In this week’s Insta-view Resource spoke with Mark Cersosimo, a thriving Instragramer with nearly forty thousand followers. While Mark is a content and community manager at Vimeo, his Instagram shows a keen eye that also blends perfectly with his love for New York. Resource sat down with Cersosimo to discuss his work and what drives him as a photographer.
Can you sum up your experience in the imaging industry for our readers?
I’ve always been interested in art since I was a kid. I was never a good verbal storyteller, so I always tried to tell them visually. I’ve dabbled in photography and videography since the early 2000’s. I threw myself into the world of short films in 2006 and have released a bunch of critically acclaimed documentaries: This Is My Home, The Roving Typist and a ten episode series about subway musicians called Playing for Pocket Change. It wasn’t until Instagram launched in 2010 that I started thinking about photography again.
I’ve read that you work for Vimeo. Tell me about that.
I’ve been a content and community manager at Vimeo for four years now. I’m a problem solver for our ever-growing community of talented filmmakers. I also get to watch lots of videos every day, which has been a constant source of inspiration for me. Vimeo is also the place I post all of my video work and it’s been such a powerful tool. It’s easy for even the best content to get drowned out on YouTube, but Vimeo has allowed my content to be organically noticed by a lot of different companies and individuals looking to connect with me.
So is photography vocational or just a hobby for you?
Photography is just a hobby for me at the moment, but I’m totally open to turning it into something more. As I stated earlier, I’ve been on Instagram since its launch day, but I think I’ve been taking it more seriously within the past two years. I think I could see myself doing a lot more with it. By popular demand I tried selling photo prints, but dropped that idea once I started the process and realized how unkind New York State is to small business owners. I’m currently looking for companies who’d like me to do some branded content on Instagram because it seems like a small enough scale to start out on.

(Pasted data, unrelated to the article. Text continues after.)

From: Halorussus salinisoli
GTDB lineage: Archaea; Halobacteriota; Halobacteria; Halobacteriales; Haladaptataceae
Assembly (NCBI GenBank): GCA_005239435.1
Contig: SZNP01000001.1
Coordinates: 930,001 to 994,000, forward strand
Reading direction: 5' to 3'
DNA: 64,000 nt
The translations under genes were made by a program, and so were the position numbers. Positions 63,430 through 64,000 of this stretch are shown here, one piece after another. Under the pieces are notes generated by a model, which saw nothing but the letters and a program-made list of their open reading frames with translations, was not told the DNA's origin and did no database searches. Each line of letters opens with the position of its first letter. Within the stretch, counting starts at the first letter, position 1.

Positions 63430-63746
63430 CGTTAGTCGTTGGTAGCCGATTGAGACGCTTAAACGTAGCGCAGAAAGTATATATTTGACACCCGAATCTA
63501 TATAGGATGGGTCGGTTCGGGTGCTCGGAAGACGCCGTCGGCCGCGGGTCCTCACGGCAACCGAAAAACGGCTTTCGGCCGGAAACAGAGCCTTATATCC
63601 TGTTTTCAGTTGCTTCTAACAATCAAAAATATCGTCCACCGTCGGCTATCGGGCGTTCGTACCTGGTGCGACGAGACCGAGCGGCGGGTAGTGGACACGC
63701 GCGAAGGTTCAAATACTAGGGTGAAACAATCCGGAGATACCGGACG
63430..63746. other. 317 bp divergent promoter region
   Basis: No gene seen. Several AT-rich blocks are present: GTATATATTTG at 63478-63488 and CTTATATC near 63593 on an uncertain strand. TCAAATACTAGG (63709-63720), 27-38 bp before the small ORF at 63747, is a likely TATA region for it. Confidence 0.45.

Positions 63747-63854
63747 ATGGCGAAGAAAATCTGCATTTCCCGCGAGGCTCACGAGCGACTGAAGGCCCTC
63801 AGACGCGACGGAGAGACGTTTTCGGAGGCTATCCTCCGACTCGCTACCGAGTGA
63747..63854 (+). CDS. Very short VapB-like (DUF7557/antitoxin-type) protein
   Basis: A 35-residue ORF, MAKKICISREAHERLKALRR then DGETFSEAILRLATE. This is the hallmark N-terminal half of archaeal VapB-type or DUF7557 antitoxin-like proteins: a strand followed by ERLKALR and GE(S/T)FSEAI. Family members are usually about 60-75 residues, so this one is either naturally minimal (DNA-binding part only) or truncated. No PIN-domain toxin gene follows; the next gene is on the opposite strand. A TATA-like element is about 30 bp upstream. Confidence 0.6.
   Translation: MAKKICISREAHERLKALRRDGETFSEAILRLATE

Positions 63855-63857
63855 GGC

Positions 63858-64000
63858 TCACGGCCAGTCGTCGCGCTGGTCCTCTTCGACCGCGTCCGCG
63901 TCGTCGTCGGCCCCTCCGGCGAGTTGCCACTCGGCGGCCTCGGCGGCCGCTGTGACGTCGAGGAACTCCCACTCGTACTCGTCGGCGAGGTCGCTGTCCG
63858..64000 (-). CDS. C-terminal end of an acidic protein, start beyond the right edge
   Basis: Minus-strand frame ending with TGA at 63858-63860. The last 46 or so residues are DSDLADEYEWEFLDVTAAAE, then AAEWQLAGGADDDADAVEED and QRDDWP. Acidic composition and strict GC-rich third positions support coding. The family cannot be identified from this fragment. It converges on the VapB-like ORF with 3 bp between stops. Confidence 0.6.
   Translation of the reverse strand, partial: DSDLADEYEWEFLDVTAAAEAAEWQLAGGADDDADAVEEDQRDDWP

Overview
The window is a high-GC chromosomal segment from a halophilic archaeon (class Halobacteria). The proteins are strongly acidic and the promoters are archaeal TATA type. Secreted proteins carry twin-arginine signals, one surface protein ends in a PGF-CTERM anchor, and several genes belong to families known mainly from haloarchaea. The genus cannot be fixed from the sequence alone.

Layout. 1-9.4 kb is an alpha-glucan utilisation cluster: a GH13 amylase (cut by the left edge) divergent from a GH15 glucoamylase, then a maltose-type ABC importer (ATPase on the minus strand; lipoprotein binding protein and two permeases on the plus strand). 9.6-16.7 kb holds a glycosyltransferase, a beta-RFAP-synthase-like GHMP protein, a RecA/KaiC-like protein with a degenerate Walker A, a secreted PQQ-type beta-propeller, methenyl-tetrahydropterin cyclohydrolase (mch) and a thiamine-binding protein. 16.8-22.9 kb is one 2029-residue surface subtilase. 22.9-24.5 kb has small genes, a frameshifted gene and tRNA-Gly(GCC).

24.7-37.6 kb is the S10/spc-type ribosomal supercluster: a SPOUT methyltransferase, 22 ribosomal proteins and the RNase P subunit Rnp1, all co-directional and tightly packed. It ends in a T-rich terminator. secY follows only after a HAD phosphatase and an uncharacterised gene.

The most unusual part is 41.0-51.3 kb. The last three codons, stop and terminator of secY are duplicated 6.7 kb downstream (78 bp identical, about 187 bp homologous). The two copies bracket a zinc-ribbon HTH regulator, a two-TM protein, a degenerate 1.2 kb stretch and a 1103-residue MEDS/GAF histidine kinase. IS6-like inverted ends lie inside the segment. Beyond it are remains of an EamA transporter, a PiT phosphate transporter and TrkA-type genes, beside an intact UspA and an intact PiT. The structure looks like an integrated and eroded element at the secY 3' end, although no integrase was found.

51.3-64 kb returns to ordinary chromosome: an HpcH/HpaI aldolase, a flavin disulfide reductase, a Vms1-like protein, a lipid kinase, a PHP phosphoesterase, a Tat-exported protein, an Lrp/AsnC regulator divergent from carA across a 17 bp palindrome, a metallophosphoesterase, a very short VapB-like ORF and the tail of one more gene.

Who have some of your main influences been?
A New York street photographer named Jake Dobkin has been my biggest influence. I stumbled upon his work around 2002 during the photo-blogging boom, and that’s what got me interested in photography in the first place. He was capturing a side of New York that most people walk by without giving a second glance. I really connected to that because those were the things that I was noticing too.
Now, 98 percent of the photos on my Instagram account are shot with my iPhone. I also have a Canon 7D that I shoot with occasionally, but that’s mainly for video use. I’ve tried shooting film a few times but it was far too cost prohibitive. I did love my Yashica Mat 124 G though. That thing is a beauty.
In what ways have you benefited from using social media?
I owe everything to social media. Without it, achieving all the success I’ve had would have been a much larger uphill battle. In terms of filmmaking specifically, I realized recently after countless rejection letters from film festivals… who cares? Who cares that three judges deem your work to be good enough to play in front of an audience of 150 people? I can get 150 people to watch my video in an hour by just posting it on Twitter.
Roger Ebert saw my film This Is My Home on MetaFilter and then blogged about it. That never would’ve happened if not for the Internet. People are still massively underestimating the power of social media in 2014. People are building careers around Instagram, Vine and even Snapchat. Snapchat is a dark horse, by the way. We’re going to start seeing some creative storytelling come out of that.
Instagram has drawn a lot of criticism from photographers who feel it has damaged the industry. How do you feel about that?
If anything, Instagram is doing quite the opposite. The barrier to entry for photographers has never been lower. Smartphones and Instagram combined have made photography accessible to millions of people who never considered taking photos before. How is that a bad thing? People who argue against that are too romantic about the medium. We all have our personal tastes, and that’s fine, but let’s just leave it at that. I’m more inspired by Joe Shmoe with an iPhone than most “prolific” photographers that we all learned about in school. Ansel Adams doesn’t really do much for me.
Obviously your Instagram profile is a love letter to New York. Why do think New York is so great to shoot?
I traveled to San Francisco a few months ago and set aside some time every day to just walk around and shoot and ended up with nearly no photos. The day I got back to New York, I shot more photos than I did in my two weeks in San Fran. New York has a new surprise on every corner. Every neighborhood looks different and they all have their own separate energy. You don’t really get that in other condensed areas. I was born and raised in New York and I intend on dying here. New York is addictive. It’s a drug.